Sugar manufacturer Illovo Sugar (Malawi) Limited has admitted that its product on the local market is expensive compared to other markets in the region due to, among others, rising operational costs.
The Malawi Stock Exchange (MSE)-listed company last increased the price of sugar by eight percent in December 2014 due to the weakening of the kwacha and last week, it announced uniformity in prices for local and urban consumers.
Speaking on the sidelines of its 50th Annual General Meeting (AGM) in Blantyre on Friday, Illovo Sugar (Malawi) Limited managing director Ray de Allende attributed the increasing cost of its sugar on the market to a number of factors.
He said: “Depreciation of the kwacha has led to an increase in the operational costs; hence, this coupled with the rising inflation and interest rates has resulted in an increase in price of the commodity, making it the most expensive sugar on the local market in the whole region.”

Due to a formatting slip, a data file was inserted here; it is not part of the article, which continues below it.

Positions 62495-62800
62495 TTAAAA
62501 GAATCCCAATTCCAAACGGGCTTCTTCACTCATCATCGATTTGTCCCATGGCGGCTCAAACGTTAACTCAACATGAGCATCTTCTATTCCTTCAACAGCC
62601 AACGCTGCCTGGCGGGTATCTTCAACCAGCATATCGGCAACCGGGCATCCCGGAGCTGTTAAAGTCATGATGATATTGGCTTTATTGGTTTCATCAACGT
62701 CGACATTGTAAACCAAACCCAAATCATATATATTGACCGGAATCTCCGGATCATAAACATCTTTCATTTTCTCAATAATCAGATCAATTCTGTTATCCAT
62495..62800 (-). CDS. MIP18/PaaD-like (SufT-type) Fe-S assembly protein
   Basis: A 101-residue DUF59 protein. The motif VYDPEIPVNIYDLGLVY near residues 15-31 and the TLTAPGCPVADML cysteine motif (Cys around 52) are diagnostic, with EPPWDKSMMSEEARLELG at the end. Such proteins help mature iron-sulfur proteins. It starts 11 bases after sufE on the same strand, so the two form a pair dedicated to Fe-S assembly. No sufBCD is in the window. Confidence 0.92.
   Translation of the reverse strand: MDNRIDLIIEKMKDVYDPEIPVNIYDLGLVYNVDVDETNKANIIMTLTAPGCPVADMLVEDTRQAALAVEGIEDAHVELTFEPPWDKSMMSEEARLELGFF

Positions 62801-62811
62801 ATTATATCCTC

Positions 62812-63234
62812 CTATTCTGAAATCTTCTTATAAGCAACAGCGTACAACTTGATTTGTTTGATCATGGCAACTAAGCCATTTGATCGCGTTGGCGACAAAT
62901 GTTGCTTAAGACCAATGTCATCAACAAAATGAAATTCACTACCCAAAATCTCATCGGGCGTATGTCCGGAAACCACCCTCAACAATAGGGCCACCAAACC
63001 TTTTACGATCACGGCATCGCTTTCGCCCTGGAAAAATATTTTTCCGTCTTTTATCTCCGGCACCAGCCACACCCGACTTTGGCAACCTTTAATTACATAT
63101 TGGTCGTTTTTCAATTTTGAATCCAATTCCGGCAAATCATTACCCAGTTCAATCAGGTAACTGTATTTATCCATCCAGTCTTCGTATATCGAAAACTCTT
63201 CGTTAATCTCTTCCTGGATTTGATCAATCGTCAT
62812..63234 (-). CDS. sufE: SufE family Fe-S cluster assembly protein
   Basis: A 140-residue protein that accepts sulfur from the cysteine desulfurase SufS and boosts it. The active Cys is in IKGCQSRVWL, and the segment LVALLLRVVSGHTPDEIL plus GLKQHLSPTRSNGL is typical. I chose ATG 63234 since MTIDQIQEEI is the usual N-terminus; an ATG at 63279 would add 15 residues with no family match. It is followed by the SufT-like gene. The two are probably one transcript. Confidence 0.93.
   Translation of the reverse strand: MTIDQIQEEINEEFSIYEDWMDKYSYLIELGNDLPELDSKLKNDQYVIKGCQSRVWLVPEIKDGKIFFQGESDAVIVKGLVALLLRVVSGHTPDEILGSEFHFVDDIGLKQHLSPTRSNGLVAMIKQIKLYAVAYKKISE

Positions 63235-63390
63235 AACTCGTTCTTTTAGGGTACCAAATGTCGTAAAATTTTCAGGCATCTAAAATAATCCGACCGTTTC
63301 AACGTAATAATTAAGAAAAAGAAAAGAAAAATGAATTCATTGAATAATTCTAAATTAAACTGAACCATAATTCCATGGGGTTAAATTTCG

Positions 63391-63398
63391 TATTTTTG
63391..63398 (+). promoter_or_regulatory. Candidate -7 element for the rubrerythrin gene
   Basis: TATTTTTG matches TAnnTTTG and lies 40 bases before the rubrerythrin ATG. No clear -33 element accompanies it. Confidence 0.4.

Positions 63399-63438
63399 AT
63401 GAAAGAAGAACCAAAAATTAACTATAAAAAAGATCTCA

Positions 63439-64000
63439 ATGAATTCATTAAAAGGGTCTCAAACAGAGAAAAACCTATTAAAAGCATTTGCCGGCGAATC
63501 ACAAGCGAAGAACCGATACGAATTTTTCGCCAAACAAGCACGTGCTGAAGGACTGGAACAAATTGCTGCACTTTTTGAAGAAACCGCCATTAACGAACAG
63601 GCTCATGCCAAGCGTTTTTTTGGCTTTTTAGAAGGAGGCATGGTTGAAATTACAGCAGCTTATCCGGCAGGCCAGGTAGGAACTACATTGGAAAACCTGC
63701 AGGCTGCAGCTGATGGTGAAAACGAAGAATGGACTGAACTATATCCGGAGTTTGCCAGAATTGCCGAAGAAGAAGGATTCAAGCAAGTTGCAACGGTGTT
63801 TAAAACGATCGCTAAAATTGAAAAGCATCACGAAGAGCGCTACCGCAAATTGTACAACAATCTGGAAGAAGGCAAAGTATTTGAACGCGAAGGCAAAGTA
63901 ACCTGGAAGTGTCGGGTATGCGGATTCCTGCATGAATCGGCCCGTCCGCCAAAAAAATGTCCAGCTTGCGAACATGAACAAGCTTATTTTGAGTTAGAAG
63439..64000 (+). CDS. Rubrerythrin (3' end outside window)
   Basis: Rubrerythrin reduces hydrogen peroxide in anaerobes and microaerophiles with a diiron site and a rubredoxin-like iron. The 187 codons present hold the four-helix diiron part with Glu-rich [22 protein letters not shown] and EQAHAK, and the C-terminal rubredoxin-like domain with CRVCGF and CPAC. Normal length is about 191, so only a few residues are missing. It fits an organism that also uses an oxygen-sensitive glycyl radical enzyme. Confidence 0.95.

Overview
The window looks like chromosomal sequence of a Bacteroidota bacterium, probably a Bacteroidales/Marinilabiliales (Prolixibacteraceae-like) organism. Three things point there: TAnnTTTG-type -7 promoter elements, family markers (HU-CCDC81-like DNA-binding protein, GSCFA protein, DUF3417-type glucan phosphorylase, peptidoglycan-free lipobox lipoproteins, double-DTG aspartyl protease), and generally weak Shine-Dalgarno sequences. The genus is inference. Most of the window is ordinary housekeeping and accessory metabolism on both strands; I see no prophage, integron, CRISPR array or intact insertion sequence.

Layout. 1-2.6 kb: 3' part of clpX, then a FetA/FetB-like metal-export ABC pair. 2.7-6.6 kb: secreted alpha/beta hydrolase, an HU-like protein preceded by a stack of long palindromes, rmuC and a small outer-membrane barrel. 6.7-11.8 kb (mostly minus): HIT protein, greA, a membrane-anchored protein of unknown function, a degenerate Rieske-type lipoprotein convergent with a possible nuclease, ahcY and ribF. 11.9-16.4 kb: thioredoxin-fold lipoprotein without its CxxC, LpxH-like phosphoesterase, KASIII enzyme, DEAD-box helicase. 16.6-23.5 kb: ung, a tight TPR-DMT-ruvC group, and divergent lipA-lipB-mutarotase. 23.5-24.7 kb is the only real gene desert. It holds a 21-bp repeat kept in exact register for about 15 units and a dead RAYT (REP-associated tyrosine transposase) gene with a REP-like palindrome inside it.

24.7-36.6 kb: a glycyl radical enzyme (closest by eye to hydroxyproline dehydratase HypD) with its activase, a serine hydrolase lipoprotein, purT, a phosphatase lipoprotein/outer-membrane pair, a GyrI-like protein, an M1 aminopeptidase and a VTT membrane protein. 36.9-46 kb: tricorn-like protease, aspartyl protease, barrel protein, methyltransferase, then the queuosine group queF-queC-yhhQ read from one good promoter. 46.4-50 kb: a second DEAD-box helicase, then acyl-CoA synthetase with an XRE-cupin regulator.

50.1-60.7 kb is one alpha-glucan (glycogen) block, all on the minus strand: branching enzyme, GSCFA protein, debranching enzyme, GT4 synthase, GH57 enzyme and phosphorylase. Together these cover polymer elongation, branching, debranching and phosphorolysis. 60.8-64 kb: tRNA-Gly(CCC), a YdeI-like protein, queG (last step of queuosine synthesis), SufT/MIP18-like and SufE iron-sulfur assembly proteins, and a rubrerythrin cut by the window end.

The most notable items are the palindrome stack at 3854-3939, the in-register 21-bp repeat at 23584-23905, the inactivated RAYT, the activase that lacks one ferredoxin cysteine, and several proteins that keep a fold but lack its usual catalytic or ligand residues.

Allende said despite the development, the company has tried to put more incentives to increase affordability of its products.
“We have nationalised sugar prices and we will also be introducing new 500 grammes packet of sugar so that all our customers can easily afford our products,” he said.
On his part, Illovo Sugar (Malawi) Limited board chairperson Gavin Dalgleish said economic conditions during the year were challenging, which resulted in a decline in operational profit.
“Continuous improvement and cost containment initiatives remained an area of focus with profit from operations declining by 18 percent to K23 billion with headline earnings declining by 28 percent,” he said.
Dalgleish said importation of cheap sugar onto the market coupled with import licence restrictions by Zimbabwean authorities also affected sales of the company.
Consumers have been complaining about high sugar prices, apparently pointing to the abuse of a dominant position in the market where Illovo is a monopoly.
Competition and Fair Trading Commission (CFTC) executive director Charlotte Malonda recently said in the absence of a detailed pricing system, they cannot comment on whether the sugar price in Malawi is fair.
Illovo Sugar (Malawi) Limited overall profit dropped by 39 percent to K13.5 billion ($25.8 million) from K18 billion ($34.5 million) last year.